Jane Ann Teeters of Cute as a Button sold various items including button earrings, aprons, clothespin bags, crocheted and fabric purses, and children’s clothing.
https://www.recordherald.com/wp-content/uploads/sites/27/2021/09/web1_LastFarmersMarket-7-.jpgJane Ann Teeters of Cute as a Button sold various items including button earrings, aprons, clothespin bags, crocheted and fabric purses, and children’s clothing. Jennifer Woods | Record-Herald photos

Nancy Cutter of Cozy Baby Blessings was a regular vendor throughout the season, often selling hand poured wax melts, handmade earrings, crochet dish cloths and pot scrubbers, and handmade baby essentials including crocheted baby blankets and hats, flannel burp cloths, crinkle toys, infant bows and teethers.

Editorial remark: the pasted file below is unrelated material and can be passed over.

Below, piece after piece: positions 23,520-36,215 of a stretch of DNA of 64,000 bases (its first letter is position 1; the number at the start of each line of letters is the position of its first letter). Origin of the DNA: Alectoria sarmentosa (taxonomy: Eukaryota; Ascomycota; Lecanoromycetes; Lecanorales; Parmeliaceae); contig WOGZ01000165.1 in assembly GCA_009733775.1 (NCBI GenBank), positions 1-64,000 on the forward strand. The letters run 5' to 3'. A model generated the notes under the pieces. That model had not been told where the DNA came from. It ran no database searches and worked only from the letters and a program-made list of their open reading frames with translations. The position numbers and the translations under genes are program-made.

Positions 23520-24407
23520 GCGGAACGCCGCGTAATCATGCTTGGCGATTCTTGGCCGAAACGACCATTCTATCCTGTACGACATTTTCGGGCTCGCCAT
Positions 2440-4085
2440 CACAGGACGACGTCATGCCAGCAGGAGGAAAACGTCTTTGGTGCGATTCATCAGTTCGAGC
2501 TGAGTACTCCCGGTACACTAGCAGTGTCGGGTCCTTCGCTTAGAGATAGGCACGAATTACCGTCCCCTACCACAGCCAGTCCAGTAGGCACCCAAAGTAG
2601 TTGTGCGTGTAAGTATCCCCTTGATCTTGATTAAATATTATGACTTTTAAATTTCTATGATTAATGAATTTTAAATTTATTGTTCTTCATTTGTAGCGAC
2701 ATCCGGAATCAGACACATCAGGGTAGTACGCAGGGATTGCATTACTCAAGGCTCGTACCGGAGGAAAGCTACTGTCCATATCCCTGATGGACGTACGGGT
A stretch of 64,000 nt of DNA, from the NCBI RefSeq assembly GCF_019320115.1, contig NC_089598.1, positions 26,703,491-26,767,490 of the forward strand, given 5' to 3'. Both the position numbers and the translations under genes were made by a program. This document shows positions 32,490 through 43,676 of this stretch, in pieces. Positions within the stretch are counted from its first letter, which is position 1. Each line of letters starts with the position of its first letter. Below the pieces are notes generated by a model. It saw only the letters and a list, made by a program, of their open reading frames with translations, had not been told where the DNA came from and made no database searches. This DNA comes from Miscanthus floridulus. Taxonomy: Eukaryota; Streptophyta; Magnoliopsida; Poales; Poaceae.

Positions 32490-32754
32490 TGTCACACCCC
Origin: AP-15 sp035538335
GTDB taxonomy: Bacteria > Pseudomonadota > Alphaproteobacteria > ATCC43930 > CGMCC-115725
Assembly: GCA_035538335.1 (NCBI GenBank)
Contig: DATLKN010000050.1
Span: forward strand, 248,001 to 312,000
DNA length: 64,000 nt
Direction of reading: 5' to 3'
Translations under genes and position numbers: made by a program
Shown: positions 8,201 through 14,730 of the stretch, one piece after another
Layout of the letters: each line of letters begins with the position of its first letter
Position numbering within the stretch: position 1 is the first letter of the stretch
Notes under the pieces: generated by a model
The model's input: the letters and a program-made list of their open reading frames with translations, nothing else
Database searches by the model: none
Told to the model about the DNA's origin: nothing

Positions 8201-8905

https://www.recordherald.com/wp-content/uploads/sites/27/2021/09/web1_LastFarmersMarket-2-.jpgNancy Cutter of Cozy Baby Blessings was a regular vendor throughout the season, often selling hand poured wax melts, handmade earrings, crochet dish cloths and pot scrubbers, and handmade baby essentials including crocheted baby blankets and hats, flannel burp cloths, crinkle toys, infant bows and teethers. Jennifer Woods | Record-Herald photos

Bruce and Marlene Chilcote of Chilcote Farm often has special goodies for customers to purchase — such as Texas sheet cakes, white Texas sheet cakes, zucchini bread, pumpkin bread and pecan pie bars.
https://www.recordherald.com/wp-content/uploads/sites/27/2021/09/web1_LastFarmersMarket-3-.jpgBruce and Marlene Chilcote of Chilcote Farm often has special goodies for customers to purchase — such as Texas sheet cakes, white Texas sheet cakes, zucchini bread, pumpkin bread and pecan pie bars. Jennifer Woods | Record-Herald photos